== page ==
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Grown just across the border from Darjeeling, this autumnal flush tea from Nepal has a deep amber cup, fresh flavour and heady floral aroma.
|Himalayan Tea - Loose 2oz/56g||
|Himalayan Tea - Loose 4oz/113g||
|Himalayan Tea - Loose 8oz/227g||
|Himalayan Tea - Loose 16oz/454g||
This is a single origin, organic, black tea from the Himalayas in eastern Nepal, grown just across the border from Darjeeling, India.
Just like Darjeeling teas, the terroir (high mountains, steep terrain, well-drained soil, extreme cold and intense heat, as well as a good level of rainfall) of the Himalayas is a major contributor to the character and floral aroma of this Nepalese tea.
Himalayan Tea also goes through a unique production process to ensure that it maintains its bright, lively, fresh and uplifting flavour that involves a lot of labour and careful monitoring to ensure that a superior product is acheived.
|Tea Format||Loose Tea|
I like my teas a bit stronger than average. I brewed 12g of Himalayan loose tea with 20 oz water (600 ml). Brewing temperature was 208 degrees for about 3 1/2 minutes. The result is two full Murchie's China cups full of tea. I read this described as "assertive" and I think that is a good word for it. It was very flavorful and smooth, a good counterpoint to some of the green/black blends I normally drink. The flavors grew on me as I continued through the cup. A very fine tea.Posted on 2021-04-03
1.5 tsp for 300mL water, 100C, steeped 4 minutes. Dry leaf: almost half bright green, the rest amber and brown. Very few twigs. Pretty. Dry aroma: earthy and mineral with something sharp and fresh, faintly floral. Wet leaf: the green is less bright. Otherwise unchanged. Wet aroma: earth, rocks. Liquor: light copper, very heady with florals and muscatel. A bright, fresh, and crisp black tea, medium-strength, very like an assertive Darjeeling yet still its own tea. I’m sure I can also taste cold fresh air. Delicious. Great value for money.Posted on 2019-01-08
it's smelling a bouquet of fresh heady flowers and drinking tea with a hint of florals. totally different than darjeelings and lovely any time of day.Posted on 2018-09-12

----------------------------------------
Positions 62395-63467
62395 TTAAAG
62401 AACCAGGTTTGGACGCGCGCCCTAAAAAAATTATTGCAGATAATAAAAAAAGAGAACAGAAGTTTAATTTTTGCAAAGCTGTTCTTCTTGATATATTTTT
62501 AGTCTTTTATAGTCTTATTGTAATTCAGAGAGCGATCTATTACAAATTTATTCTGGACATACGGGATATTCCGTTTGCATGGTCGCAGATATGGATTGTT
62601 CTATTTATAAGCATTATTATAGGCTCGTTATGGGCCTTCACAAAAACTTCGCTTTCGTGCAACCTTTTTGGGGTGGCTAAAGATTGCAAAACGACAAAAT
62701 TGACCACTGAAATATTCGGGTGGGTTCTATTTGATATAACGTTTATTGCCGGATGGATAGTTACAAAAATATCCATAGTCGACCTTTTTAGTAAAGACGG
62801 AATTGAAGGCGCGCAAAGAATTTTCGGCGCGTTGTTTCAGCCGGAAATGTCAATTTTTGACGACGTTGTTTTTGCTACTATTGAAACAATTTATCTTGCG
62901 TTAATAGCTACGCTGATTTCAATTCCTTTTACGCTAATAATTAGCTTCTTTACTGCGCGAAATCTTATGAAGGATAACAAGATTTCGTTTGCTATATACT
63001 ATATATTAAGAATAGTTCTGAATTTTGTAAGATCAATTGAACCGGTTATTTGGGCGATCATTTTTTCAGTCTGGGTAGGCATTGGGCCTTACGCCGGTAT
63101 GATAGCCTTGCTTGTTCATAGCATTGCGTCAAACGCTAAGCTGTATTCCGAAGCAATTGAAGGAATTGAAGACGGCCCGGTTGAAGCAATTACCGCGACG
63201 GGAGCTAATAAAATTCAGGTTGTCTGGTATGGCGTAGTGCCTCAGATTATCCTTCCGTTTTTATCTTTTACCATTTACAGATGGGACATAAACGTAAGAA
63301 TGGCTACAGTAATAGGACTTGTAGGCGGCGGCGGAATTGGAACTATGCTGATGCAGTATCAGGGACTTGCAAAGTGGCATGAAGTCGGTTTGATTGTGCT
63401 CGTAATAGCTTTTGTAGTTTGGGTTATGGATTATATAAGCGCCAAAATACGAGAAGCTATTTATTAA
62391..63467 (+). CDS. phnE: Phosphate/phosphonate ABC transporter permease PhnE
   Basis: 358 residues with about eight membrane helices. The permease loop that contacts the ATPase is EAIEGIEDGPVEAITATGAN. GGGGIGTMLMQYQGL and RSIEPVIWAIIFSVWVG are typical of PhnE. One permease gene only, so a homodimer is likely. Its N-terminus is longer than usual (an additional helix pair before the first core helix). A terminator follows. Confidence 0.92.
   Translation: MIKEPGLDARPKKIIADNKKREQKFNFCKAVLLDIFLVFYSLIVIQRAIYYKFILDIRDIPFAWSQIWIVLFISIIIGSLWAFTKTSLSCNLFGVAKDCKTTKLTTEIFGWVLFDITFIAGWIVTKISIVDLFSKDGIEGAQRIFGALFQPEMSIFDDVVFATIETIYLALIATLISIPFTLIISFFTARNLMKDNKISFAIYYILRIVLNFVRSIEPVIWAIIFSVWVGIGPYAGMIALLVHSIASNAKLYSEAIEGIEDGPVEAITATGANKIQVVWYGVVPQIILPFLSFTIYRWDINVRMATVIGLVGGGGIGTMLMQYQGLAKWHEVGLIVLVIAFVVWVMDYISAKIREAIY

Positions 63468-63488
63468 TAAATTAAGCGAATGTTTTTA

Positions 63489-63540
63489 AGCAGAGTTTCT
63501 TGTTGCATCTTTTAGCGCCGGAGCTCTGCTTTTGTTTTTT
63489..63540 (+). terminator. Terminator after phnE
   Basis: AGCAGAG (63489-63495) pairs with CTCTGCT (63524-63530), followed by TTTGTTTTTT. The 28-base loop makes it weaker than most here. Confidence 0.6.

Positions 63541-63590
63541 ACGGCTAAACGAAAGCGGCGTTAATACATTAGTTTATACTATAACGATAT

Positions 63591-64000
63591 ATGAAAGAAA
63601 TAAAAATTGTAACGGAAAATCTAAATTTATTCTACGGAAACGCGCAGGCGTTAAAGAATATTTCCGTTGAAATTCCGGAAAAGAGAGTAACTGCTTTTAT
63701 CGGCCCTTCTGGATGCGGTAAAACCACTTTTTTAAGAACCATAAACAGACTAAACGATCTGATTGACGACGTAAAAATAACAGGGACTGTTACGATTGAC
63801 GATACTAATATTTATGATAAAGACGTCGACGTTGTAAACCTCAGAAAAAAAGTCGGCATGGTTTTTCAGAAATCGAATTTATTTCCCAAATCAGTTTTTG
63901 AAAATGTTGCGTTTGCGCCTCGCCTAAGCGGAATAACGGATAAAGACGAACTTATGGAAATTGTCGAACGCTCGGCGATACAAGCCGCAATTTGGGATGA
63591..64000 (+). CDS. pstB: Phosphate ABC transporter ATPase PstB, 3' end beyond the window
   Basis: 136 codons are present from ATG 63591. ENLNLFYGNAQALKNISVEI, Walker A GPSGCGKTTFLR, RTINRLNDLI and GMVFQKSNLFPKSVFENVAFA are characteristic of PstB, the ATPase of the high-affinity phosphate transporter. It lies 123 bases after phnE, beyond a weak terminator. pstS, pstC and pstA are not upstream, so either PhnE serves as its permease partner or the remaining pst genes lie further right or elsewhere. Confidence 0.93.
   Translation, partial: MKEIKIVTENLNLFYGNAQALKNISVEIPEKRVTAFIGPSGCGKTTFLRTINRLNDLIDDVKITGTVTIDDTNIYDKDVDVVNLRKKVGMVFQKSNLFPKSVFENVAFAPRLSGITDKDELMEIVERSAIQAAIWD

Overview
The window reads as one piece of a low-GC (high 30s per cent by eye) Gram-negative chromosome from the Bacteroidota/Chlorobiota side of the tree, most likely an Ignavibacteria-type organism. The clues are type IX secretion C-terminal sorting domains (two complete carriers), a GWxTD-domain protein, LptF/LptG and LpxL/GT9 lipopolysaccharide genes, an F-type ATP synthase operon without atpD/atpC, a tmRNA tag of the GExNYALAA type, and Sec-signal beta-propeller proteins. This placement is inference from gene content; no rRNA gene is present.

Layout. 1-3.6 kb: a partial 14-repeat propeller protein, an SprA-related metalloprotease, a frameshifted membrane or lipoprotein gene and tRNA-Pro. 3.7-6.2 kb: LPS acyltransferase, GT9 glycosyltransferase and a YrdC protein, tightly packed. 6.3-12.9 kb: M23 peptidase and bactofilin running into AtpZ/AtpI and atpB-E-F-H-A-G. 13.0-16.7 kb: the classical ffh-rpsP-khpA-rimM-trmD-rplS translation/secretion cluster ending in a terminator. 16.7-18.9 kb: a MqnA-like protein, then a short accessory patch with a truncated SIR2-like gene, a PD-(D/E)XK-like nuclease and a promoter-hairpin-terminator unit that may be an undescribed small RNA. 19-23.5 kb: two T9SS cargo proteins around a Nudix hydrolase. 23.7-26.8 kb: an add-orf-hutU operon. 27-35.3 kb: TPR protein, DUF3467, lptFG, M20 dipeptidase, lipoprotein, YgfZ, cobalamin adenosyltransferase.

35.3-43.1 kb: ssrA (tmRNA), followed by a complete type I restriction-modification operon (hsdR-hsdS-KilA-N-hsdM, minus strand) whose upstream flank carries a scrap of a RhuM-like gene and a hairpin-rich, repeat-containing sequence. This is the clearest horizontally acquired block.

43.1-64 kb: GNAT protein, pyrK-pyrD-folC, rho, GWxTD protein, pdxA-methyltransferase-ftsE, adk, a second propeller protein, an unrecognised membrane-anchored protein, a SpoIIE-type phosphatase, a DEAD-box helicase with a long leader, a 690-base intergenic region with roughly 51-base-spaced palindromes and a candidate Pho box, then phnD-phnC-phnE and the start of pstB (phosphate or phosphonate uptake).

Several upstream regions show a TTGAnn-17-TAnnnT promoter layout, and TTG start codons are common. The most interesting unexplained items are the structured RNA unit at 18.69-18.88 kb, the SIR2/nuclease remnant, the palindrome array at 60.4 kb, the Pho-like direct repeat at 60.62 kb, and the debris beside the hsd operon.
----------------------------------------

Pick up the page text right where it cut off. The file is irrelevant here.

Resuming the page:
Murchie's description is on point: Heady floral. I haven't yet learned to articulate tea tastes so all I can say is that I enjoy first flush Darjeelings and the floral/fruity oolongs. This tea is very smoothPosted on 2014-05-05
You're reviewing: Himalayan Loose Tea
Tea and coffee tasting is a very individual, multi-dimensional experience: one person’s perfect cup can be too strong or weak, too brisk or watery for the next person. At Murchie’s, we believe that the best tea or coffee is the one that YOU like the best! We use the following flavour profile guides to help compare our teas and coffees within a relative scale.
This rating method indicates the strength of flavour each tea has when brewed according to our brewing guide.
|Light/Delicate: Very light in colour and delicate in flavour|
|Medium: Medium-light cup with slightly fuller cup|
|Medium-Strong: Medium-dark cup, medium body, and full flavour without harshness|
|Strong: Full body, rich cup, takes milk well|
|Very Strong: Rich, dark cup with very full, strong flavour and briskness|
We rate the flavour properties of our coffees along two dimensions: roast and body.
Roast is simply a result of how long and how hot the beans have been roasted, which can be seen in the colour of the finished bean, and typically results in general flavour traits:
|Light Roast||More acidity, brightness and a slight pucker|
|Medium Roast||Slightly richer flavours, some acidity, enhanced creaminess|
|Dark Roast||Distinctive roasted flavour, sometimes notes of toasted sugar or charcoal|
Body is the term used to describe how the brewed coffee feels in your mouth:
|Light Body||Easy to drink with little lingering flavour, ‘thin’ or ‘clean’ feeling on the palate|
|Medium Body||Heavier, creamier mouth-feel with more lingering flavour|
|Full Body||Rich, full-mouth feeling: hits all of the palate and lingers|
Different types of teas should be brewed according to certain times and water temperatures to bring out their best flavours. Use this guide as a starting point, and then experiment until you find the perfect brewing method for your favourite tea.
Based on approximately one level teaspoon (2.5g) of loose tea or one tea bag per 6-8 ounce (180-240ml) cup. For stronger flavour, add more tea. Brewing for longer may increase the strength of the tea, but will likely also cause bitterness.
Brew times shown in minutes.
The simplest methods for brewing coffee are drip coffee, pour over and French press. These guidelines are a starting point; modify the ratio of coffee to water, the grind, and brewing time to your taste. If your coffee is not strong enough, increase the proportion of coffee per cup of water, grind the beans finer, or allow them to brew longer – or any combination of these factors. If your coffee is too strong, simply do the opposite.
Drip coffee or pour over method: hot water is gradually poured over coffee grounds and slowly drips through